This theory bears out in Kemme’s vocational life, too, especially in the intimate community she and her peers have created in Cincinnati.

“The Mother House is a wonderful place for history and inspiration,” says Kemme, “but we wanted to create a space that’s more applicable to young people. Our goal is to have a discernment house that is welcoming and young and energetic.”

Kemme feels the youthful new members of the Catholic sisterhood are drawn there by a sense of freedom and solidarity. “There’s something about having this network and doing it together that gives us strength and energy.”

She also credits the charismatic new Pope with helping to sustain her budding community by example.

“For women religious, this Pope is affirming of our call in a way that’s never been done before,” she says. “His life exemplifies the kind of Catholicism we believe in. Really putting that mercy and compassion and outreach into action, making it less about rules and more about relationships – that resonates with us.”

And what about the Catholic Church’s recent difficulties, allegations of sexual abuse and corruption? Does it cross the minds of these young women?

“It isn’t an easy question,” admits Gibson. “The troubles in the Catholic Church have always been a reality. I was in high school, then college, when the sex abuse scandal was breaking. The church is filled with sinners, and very human humans — a human institution. But it’s the church I love, the church that helps me connect to God.”

In Derby, New York, a quiet hamlet on the Erie Canal, Sister Nicolette Langlois, 29, and five other Marian Franciscan postulants, ranging from ages 24 to 29, acknowledge that some people refuse to even enter a church these days. Their solution? New evangelism for middle-class suburbia through a coffee house run by the youthful sisters in full traditional habits. The idea is that coffee houses are comfortable and inviting.

“We want to open our Catholic coffee shop in about four years after we take our vows,” says Langlois, whose community lives temporarily in a borrowed vacant Mother House while they pay off student loans and look for more permanent housing. “Sure, we’ll be happy to give [our customers] a delicious cup of coffee, but we hope it will lead to more.”

For herself, Kemme takes a simpler approach to the difficult questions.

“I am the church,” she says. “We are the church.”

Not an easy decision

Violet (not her real name) is a busy Vietnamese-American high school junior in the Midwest. She reaches out via Twitter private messaging: “In an essay I wrote in second grade, I had mentioned that I wanted to become a nun. Although through the last couple of years it’s been faltering, I recently have become more excited about my possible vocation to the religious life.”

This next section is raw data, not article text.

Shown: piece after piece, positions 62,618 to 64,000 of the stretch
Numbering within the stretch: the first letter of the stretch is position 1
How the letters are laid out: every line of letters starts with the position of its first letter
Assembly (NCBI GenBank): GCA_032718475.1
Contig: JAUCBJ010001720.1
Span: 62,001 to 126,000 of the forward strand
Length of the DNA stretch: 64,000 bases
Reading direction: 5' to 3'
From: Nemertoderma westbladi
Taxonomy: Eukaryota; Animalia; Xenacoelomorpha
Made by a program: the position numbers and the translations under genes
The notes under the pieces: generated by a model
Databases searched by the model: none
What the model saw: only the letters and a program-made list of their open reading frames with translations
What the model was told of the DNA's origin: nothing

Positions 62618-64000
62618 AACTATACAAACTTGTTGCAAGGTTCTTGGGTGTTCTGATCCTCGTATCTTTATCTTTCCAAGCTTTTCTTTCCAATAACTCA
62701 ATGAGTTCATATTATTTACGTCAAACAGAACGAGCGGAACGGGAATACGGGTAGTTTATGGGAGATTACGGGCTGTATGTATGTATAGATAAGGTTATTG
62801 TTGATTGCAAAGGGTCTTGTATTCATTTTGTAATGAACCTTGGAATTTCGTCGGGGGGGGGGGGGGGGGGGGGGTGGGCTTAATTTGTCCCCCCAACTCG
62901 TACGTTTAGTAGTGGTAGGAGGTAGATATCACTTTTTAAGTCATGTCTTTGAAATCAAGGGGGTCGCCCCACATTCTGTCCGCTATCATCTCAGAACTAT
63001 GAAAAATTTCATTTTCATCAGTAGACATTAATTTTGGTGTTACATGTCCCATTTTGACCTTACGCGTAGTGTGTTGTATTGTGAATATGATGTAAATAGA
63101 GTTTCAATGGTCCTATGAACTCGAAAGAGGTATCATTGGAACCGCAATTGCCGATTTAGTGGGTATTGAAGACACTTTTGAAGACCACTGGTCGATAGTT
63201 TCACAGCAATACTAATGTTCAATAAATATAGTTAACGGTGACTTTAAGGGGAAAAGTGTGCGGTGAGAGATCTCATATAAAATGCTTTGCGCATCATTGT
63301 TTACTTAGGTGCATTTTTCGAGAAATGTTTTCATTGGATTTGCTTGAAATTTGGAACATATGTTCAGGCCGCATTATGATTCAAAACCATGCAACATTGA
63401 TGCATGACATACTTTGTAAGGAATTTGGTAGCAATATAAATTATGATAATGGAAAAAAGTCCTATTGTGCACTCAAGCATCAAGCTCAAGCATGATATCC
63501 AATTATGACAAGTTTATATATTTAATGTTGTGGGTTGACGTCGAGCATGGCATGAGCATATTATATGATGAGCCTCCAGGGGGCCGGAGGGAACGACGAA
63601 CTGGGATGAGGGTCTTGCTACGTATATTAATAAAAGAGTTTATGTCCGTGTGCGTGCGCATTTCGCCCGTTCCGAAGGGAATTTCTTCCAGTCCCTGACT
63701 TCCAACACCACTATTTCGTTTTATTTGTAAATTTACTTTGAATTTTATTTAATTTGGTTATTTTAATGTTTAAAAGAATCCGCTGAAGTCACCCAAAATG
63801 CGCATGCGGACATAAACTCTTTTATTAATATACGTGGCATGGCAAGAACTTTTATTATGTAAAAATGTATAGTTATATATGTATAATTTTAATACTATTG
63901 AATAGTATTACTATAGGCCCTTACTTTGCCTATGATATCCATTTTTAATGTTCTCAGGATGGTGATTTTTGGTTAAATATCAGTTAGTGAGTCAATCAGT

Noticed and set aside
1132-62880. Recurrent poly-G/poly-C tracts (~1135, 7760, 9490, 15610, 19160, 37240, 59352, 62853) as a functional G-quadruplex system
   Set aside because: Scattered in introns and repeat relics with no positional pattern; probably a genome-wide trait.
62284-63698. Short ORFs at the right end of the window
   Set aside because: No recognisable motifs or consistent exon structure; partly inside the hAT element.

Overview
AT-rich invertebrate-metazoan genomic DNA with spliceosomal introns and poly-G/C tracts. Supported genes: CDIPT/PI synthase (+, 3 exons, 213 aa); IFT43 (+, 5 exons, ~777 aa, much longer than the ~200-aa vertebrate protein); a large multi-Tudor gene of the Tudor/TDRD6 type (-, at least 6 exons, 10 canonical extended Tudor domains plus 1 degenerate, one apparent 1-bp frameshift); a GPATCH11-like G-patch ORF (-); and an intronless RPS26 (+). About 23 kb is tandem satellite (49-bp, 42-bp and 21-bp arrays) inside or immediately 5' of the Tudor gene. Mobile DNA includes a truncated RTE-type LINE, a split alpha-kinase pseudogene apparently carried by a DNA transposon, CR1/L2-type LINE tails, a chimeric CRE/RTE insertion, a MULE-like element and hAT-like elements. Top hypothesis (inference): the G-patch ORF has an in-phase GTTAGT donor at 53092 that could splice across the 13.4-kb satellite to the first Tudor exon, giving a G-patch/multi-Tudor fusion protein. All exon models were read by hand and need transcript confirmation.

Though she prefers to communicate electronically and exchange information via Google docs, she does manage to slip in a quick interview on her friend’s cell phone despite studying late the previous night for a Spanish Test and only having 10 minutes to get to Pre-Calc.

For the last three years, Violet has attended annual retreats at a Formation House in a neighboring state to see if God is actually calling her to religious life.

“I have experienced such peace and community there,” she says of the retreats, which are hosted by the Sisters of St. Francis of the Martyr St. George.

For a week each June, she seriously considers the question of her future with 15 peers, ranging in age from 13 to 18. Her parents strongly encourage her vocation, and she seeks guidance from other adults as well. But ultimately, the difficult decision is hers alone to make.

Becoming a Catholic sister is not easy. It involves a serious and arduous process, called formation, involving many steps. Different congregations may require years of inquiry, discernment, and at least four years of training before first vows are taken. After that, vows may be renewed every year, generally for up to eight years, when final vows are taken. Gibson says, “There are many levels to the process that are not binding when a person is free at any time to change her mind and leave.”

While Violet is still not 100 percent sold on the idea of entering religious life, she tends toward the traditional. “Oh, I definitely want to wear a habit,” she says, perhaps a bit romantically. “I’m considering the Dominicans and the Franciscans at the moment.”

Her future is still unwritten, and in some way, it all seems to rest on choosing among options she sees in an equal light.

“No matter if it’s the married, single, or religious life,” she says, “all vocations are beautiful.”

Kemme agrees that it’s important to take enough time to consider all the possibilities. “To anyone who has thought about religious life, it’s totally worth engaging the questions,” she says. “I have found a joy I never knew existed.”

MB Caschetta is the author of the award-winning Miracle Girls: A Novel (Engine Books, 2014), which involves the secret underground mission of a network of radical Vietnam-war protesting Catholic sisters.